It's taken years for me to learn, but when Paula says something like, "I don't have a place to keep the dies for the Vagabond machine all together." The translation is, "can you build me some sort of shelves for them?" Her collection really had outgrown its previous storage locations around the studio. Since her Vagabond lives on a counter top in the studio where the basic Sizzix supplies are stored in the drawers below, this was the logical place for it. Some quick measurements proved that shelves would fit perfectly behind the Vagabond. The first step was to decide on what size to make it. The width would be the same as the cabinet it would sit on and the height would be somewhere between 45"-47" depending on the how many shelves we put in. Final dimensions are 311/2" x 48". Now for the shelves. Since the dies are 51/2" x 6", we settled on a depth of 61/4" and height of 6" between shelves.
one 1"x 8" pine board, 8 feet long (for the two sides)
four 1"x 8" pine boards, 6 feet long (the top, bottom and six shelves)
(all of the other supplies I already had)
With lumber in hand, first step was to rip (trim the boards going with the grain) to the proper width (61/4") on the table saw. This is always a fun way to make loads of saw dust. The 8' board was cut in two pieces, 47" each (sides) and one of the 6' boards was cut in two pieces 311/2" each (the top & bottom). At that point, I could have easily just grabbed some screws and done a layout of the pieces and screwed it all together. Just about the time I start thinking that way the voice in my head says, "do it right or don't do it". Sometimes that my grandpa's voice, but usually it's Paula's dad's voice. Okay, then. Dado joints and rabbet joints it would be.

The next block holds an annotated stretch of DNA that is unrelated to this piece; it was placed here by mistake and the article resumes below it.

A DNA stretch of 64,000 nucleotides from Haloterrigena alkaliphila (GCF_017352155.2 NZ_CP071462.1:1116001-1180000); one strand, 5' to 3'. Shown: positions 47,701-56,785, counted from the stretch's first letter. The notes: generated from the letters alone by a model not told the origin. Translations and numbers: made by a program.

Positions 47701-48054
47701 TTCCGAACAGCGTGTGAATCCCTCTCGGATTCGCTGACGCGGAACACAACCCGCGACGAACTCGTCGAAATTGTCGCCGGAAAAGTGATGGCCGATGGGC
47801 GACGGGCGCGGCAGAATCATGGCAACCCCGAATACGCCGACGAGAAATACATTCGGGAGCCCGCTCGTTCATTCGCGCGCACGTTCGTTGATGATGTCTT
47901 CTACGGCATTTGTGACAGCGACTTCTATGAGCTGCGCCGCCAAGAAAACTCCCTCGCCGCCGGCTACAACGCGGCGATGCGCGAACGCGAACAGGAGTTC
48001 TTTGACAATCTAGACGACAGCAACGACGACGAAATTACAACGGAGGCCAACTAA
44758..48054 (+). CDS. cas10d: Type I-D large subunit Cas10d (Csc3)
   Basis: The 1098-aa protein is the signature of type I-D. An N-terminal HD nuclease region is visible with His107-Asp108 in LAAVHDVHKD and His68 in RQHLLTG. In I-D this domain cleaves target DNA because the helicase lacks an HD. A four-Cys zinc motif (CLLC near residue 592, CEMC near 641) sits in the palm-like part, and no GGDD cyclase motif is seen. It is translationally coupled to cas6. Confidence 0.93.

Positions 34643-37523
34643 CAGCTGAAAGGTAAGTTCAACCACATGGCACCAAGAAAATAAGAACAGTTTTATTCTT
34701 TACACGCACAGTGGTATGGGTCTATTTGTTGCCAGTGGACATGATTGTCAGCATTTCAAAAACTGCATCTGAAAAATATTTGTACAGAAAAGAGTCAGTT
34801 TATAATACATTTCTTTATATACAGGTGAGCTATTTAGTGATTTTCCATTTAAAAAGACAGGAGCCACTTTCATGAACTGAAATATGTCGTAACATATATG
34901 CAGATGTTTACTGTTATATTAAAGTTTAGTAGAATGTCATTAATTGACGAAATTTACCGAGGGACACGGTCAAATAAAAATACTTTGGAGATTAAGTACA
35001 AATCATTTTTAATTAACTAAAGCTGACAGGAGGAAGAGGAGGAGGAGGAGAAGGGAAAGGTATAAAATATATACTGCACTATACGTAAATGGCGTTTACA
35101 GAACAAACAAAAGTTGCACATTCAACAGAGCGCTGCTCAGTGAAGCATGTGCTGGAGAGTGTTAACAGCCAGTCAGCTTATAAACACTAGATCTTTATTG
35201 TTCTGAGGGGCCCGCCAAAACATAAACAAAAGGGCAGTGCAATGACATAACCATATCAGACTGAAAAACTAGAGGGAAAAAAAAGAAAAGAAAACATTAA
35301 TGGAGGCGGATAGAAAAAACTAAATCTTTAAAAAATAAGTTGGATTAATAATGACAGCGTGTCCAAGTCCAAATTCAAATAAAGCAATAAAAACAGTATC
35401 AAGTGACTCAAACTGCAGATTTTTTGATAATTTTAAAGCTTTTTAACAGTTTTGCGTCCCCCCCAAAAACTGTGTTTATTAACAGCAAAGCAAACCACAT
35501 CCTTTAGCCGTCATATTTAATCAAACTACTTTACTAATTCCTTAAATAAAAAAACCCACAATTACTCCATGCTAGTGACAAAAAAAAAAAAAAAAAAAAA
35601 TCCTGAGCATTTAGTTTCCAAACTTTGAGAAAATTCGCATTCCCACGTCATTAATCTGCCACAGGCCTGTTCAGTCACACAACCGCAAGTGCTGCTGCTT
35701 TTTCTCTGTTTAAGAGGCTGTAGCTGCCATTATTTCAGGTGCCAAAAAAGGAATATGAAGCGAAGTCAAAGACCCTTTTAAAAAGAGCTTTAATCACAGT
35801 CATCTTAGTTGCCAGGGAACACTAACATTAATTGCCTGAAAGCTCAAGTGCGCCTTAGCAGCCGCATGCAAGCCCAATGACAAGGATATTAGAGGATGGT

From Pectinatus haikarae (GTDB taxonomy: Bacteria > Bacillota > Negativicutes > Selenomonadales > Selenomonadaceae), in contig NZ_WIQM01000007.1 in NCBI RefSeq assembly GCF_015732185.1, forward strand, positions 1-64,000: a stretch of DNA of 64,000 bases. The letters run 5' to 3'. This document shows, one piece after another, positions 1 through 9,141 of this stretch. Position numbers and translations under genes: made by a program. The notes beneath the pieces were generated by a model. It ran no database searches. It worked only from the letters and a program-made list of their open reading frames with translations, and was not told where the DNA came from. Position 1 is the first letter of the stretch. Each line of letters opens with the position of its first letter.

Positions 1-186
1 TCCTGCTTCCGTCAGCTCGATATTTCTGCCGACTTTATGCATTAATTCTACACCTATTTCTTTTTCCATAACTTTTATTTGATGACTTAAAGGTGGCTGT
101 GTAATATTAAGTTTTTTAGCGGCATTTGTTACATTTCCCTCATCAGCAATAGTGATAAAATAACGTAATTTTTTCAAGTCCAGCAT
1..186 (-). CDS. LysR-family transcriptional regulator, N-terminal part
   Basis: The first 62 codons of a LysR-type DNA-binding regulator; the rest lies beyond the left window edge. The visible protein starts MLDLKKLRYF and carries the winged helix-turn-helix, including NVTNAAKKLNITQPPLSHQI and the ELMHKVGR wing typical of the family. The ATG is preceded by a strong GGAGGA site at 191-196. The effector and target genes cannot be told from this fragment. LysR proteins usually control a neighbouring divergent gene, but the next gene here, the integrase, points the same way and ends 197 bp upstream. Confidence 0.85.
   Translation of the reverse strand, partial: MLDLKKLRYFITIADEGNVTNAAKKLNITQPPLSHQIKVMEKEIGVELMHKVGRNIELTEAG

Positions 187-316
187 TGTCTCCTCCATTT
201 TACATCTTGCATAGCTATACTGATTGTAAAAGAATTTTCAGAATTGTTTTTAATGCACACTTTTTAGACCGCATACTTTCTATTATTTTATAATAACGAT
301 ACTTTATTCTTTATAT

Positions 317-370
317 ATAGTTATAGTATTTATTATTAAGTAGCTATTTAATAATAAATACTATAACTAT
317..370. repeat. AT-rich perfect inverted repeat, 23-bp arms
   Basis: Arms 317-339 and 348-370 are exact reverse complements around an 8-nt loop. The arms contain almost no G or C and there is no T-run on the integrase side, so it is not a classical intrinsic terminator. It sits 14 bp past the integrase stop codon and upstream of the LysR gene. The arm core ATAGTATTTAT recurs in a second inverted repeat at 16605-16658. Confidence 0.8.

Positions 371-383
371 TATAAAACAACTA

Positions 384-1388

So, with that motivation, I carefully measured and sketched the layout of the shelves on each of the sides with pencil. I then used a Skilsaw to cut the outside edge of each dado joint that the shelf would fit in. The final step was to use a router bit to trim out the rest of the joint making sure that the shelves would make a snug fit (see picture below). I used a similar process on the top and bottom to make a rabbet joint for the sides.
5/8" long was a perfect fit. Applying some wood glue to the joint and with a little coaxing by a rubber mallet, the shelves fit into place, no nails or screws needed.
After I painted it, Paula used her magic and sanded the edges, then rubbed on some brown paint to grunge it up a bit.
Once painted and grunged, we put it in place and used a simple L bracket screwed into the top and the wall to keep it from tipping over. That would not be a good thing.
First, thanks to my husband for building me such an awesome cabinet to store the dies. When I started putting the dies in I realized it was going to hold WAY more dies than I thought. Each shelf can hold about 40 Bigz dies (8 per stack). So I had plenty of room to organize them! I have Halloween on the top shelf. Christmas on the second shelf and then alphabetically after that. My Bigz XL dies are on the bottom shelf since they are the heaviest. On the edge dies and Frameworks are on the shelf right above. I still have plenty of room to grow the collection over time.